Types of Notes and Loans
May 5, 2020
Types of Notes and Loans
Let's discuss three different types of loans borrowers can typically take out, especially when buying a home. The first type of loan is called a conventional loan whereby normally the lender will loan 80% of the total value. We call that a loan to value ratio loan. So, if a borrower buys a property for $100,000 and puts 20% down, which is $20,000, the loan would be $80,000 that is the loan to value ratio loan. On conventional loans, a borrower can put down less than 20% many times. With conventional financing, keep in mind, there is no government intervention involved. This is simply money loaned by a private lender. Another type of loan is called an FHA loan, which stands for the federal housing administration. FHA is really an insurance company run by the government. With FHA loans, the government ensures the local lender in making the loan. The third type of loan is called the Department of Veterans Administration loan or DVA loans. These are loans for veterans who served in the military. In addition, a non-married widow of a veteran can also apply for a DVA loan. With a DVA loan, this is the only type of loan whereby the borrower can purchase a property with no money down. The lender will make a 100% loan to value ratio loan.
Loan Eligibility and PMI
With a DVA loan, the veterans will receive what is called a Certificate of Eligibility, which shows what they are eligible for. As far as the government support is concerned with an FHA loan, FHA again is an insurance company run by the government. Who basically oversees the FHA loans will be HUD (The Department of Housing and Urban Development). If a borrower takes out an FHA loan, the borrower will have to pay the insurance, which is called MIP (mortgage insurance premium). This insurance is paid over the entire life of the loan, as almost all borrowers will finance the MIP insurance into the entire loan. FHA, again insures loans on behalf of the lender. Whereas the Department of Veterans Administration loans, the VA actually guarantees a certain dollar amount to the local lender. So, keep in mind, FHA insures and the VA guarantees as far as the type of property. Veterans can use their eligibility more than once. It is not a once in a lifetime loan that they can obtain. However, the veterans cannot reuse the eligibility until their previous VA loan has been paid off in full. As far as conventional financing is concerned with the down payment, especially if a borrower wants to put less than 20% down, it is a riskier loan to the lender. So, the lender requires PMI insurance on this type of loan as well.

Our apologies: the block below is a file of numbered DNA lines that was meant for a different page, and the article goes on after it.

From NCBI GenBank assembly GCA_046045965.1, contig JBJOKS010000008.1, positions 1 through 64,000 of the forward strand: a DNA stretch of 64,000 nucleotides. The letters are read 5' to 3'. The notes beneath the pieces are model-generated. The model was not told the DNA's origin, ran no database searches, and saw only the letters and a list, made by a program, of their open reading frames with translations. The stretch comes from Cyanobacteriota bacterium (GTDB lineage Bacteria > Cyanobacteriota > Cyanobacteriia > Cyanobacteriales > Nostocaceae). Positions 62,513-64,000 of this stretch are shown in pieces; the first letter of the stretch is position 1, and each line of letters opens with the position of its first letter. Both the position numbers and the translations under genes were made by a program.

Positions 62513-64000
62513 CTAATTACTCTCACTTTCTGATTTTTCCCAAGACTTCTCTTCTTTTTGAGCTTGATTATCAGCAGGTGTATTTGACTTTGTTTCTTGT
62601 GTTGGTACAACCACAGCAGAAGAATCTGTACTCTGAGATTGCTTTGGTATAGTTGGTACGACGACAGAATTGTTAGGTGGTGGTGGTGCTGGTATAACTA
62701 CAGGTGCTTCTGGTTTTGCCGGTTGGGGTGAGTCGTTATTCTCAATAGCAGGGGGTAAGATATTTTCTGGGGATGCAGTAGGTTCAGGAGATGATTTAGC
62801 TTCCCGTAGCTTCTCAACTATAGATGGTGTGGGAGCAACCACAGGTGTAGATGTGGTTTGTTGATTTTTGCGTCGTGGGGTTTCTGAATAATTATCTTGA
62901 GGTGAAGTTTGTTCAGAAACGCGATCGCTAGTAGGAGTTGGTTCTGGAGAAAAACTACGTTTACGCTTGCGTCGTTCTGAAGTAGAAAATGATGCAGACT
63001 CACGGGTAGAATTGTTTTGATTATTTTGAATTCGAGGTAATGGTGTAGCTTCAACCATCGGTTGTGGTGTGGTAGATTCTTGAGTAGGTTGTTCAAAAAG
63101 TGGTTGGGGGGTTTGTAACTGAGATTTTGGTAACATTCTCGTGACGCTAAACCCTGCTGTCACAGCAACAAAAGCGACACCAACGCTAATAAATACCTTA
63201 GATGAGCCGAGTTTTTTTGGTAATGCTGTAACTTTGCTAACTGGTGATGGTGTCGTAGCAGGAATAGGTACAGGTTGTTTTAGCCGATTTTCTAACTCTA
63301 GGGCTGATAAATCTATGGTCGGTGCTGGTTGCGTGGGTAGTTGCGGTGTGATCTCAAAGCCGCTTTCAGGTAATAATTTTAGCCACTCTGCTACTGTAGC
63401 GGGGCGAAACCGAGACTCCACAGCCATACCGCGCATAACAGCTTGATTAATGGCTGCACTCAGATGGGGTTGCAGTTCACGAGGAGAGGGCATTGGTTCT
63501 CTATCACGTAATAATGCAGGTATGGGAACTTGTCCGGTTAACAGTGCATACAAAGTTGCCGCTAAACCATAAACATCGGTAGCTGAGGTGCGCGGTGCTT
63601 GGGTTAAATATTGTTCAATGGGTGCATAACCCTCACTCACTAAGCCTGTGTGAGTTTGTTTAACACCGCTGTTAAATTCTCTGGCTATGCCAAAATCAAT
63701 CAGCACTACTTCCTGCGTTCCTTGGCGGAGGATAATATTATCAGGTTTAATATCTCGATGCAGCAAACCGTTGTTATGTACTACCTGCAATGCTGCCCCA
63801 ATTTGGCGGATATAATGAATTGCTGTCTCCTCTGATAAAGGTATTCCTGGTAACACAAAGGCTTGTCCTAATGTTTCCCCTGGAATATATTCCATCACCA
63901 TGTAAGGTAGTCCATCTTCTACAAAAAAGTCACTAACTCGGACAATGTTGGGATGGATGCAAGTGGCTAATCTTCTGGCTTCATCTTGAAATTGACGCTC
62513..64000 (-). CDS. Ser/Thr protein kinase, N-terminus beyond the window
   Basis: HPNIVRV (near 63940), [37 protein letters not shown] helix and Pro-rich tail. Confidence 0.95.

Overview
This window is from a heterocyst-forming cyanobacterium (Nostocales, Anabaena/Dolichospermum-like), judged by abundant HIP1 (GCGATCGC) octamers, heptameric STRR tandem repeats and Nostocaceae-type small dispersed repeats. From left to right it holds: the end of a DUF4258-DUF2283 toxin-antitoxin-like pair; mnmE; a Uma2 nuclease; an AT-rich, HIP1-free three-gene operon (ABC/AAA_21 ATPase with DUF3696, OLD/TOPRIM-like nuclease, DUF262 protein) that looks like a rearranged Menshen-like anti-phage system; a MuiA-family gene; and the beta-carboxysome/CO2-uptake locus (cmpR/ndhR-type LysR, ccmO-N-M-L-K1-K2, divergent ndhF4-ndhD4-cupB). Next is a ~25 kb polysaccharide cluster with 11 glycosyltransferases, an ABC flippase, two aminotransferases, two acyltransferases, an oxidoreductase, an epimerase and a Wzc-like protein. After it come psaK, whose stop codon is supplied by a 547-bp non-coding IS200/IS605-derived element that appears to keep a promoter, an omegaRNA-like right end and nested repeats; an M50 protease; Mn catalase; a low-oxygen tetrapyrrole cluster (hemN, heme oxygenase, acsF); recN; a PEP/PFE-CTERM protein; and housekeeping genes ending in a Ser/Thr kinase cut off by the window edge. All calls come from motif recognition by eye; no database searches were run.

Interest and Payment Plans
Once the borrower has signed the promissory note which creates the debt, then the borrower has to pay off the money that was promised to be paid. There are several ways that the borrower can pay off the money that was borrowed. One type of note is called a straight note or a term loan, these two terms meaning the same thing, where the borrower pays interest only. This is typical on a short-term construction loan that may be only in effect for say six months. Another type of payment plan is called a partially amortized note. Amortized means the payments are going toward both principal and interest, principal being the loan balance or the loan amount. With a partially amortized note, the borrower partially pays down the loan over the term leaving a balance still left over at the end of the loan term.
That balance is then paid off with what is called a balloon payment, which is the final payment, paying off the loan balance in full. A third type of payment plan is called a fully amortized note, fully amortized is what most of us think about with a typical 30-year home loan. Fully amortized means that the payments are applied to principal and interest and the loan is totally paid off over the term, so at the end of the 30 years the borrower owns the home free and clear. Another type of note is called a graduated payment note, although not used too often today. A graduated payment note is where the payments are lower initially with the loan and then they graduate or go up every year. Typically for five years in a row. After five years of payments, they will then level off.
Adjustable Rate Mortgage
An adjustable rate mortgage is a type of payment plan where the interest rate can change typically each year based on certain economic indexes. So, with an adjustable rate mortgage, the interest rates can change, the payments can change, all things can change with an adjustable rate mortgage. One final thing to remember here. If a borrower wants to pay off the loan quicker and not pay as much interest, the borrower many times can make extra payments toward the principal, which will reduce the loan balance quicker and reduce the total number of payments that will have to be made over the term of the loan.
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